Whistleblower professor's student gets PhD from IIT Kharagpur after 6 years
A six years struggle for IIT Kharagpur scholar Mahesh Shirole ended recently when he was awarded a PhD degree after repeated rejections of his doctorate thesis since January 2015, his supervisor said.
Shirole and Professor Rajeev Kumar had been approaching different authorities, including the office of the President of India, against the denial of PhD.
The president is the Visitor to the Indian Institute of Technology (IIT) Kharagpur among other central institutes.
"I am happy that Mahesh Shirole has got a PhD degree after six years of battle with the IIT Kharagpur and the Ministry of Education," Kumar, who is Shirole's supervisor and is now a professor in the Jawaharlal Nehru University (JNU) here, said.
Kumar, a former professor of the computer science and engineering department at IIT Kharagpur, said that Shirole could get his hard-earned degree only due to the intervention of the Visitor and direction from the concerned education ministry.
"It is better to be late than never," he told PTI.
Shirole was awarded PhD in the 66th convocation of the institute, which was held virtually on Tuesday last week. Prime Minister Narendra Modi delivered the convocation address as the chief guest.
Shirole had submitted his thesis in 2014 for the award of PhD, which was accepted by an Indian examiner, but rejected by an NRI one, Kumar said, adding that as per the laid down practice, it was never sent to the third examiner.
Instead, the IIT kept on directing the student to revise the thesis and it was sent to the same NRI examiner thrice, who rejected it with new comments every time, he said.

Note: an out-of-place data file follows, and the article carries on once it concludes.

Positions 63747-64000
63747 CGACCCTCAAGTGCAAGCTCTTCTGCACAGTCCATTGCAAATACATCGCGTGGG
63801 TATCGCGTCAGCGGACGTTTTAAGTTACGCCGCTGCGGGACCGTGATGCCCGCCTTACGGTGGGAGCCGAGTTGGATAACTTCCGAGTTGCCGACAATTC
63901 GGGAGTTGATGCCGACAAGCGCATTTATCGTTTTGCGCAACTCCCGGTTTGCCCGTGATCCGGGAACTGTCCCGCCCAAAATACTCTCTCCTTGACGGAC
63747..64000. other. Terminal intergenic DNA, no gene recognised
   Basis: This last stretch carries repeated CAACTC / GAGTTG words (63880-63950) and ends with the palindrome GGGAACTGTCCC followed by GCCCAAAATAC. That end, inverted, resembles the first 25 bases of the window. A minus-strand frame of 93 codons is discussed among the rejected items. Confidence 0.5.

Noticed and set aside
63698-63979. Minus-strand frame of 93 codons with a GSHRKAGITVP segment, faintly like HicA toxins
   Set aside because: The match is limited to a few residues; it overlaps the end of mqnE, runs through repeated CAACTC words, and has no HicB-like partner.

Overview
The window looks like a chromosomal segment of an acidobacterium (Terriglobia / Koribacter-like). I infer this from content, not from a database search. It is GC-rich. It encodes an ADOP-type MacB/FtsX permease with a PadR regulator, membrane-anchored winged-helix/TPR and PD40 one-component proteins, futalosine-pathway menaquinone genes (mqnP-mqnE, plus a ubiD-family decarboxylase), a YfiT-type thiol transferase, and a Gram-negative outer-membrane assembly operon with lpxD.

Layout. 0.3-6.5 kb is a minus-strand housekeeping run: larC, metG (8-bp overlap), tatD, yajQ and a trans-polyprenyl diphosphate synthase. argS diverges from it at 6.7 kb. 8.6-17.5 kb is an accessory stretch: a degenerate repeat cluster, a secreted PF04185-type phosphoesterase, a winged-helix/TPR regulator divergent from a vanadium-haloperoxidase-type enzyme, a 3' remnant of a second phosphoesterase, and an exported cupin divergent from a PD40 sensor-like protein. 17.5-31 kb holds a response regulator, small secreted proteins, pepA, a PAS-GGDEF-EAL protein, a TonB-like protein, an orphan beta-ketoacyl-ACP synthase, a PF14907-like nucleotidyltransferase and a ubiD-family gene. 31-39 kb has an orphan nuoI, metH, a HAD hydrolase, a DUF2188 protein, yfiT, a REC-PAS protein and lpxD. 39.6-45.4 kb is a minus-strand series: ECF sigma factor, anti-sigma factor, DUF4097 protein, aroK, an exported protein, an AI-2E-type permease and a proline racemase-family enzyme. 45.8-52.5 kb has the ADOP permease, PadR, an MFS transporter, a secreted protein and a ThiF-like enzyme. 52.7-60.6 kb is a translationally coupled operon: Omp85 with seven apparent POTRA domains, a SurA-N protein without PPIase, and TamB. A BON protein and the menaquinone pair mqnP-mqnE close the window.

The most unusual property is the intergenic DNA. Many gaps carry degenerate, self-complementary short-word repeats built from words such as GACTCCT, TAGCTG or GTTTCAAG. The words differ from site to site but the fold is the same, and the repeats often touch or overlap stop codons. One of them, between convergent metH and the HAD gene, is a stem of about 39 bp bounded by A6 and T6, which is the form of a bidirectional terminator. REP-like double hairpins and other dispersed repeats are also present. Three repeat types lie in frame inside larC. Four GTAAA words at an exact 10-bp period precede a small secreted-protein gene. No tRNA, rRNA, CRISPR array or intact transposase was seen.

Kumar, who had been fighting for justice for his student, had claimed that the denial was the result of the institution's "vindictive attitude" towards him.
"IIT Kharagpur's denial of PhD to the student is an extension of its vindictive attitude against me. IIT Kharagpur has been vindictive to me, as I disclosed arbitrariness and irregularities in IITs admissions in 2006 onwards, and contributed significantly in reforming IITs admissions and academic processes," he had said in his multiple appeals to authorities.
IIT Kharagpur had in May 2011 suspended Kumar on charges of misconduct. He was accused of damaging its reputation by levelling allegations of irregularities in admissions, purchase of laptops and rampant copying by students in exams.
Then, the IIT imposed a penalty of his compulsory retirement in 2014, which was set-aside in 2017 by then president Pranab Mukherjee.
At that time, Kumar was appointed and joined JNU in 2015 during his legal fight over the issue.
Kumar was hailed as an "unsung hero" by the Supreme Court in 2011 for his efforts to reform the IIT Joint Entrance Examination (JEE), which has since been re-christened as JEE-Advanced.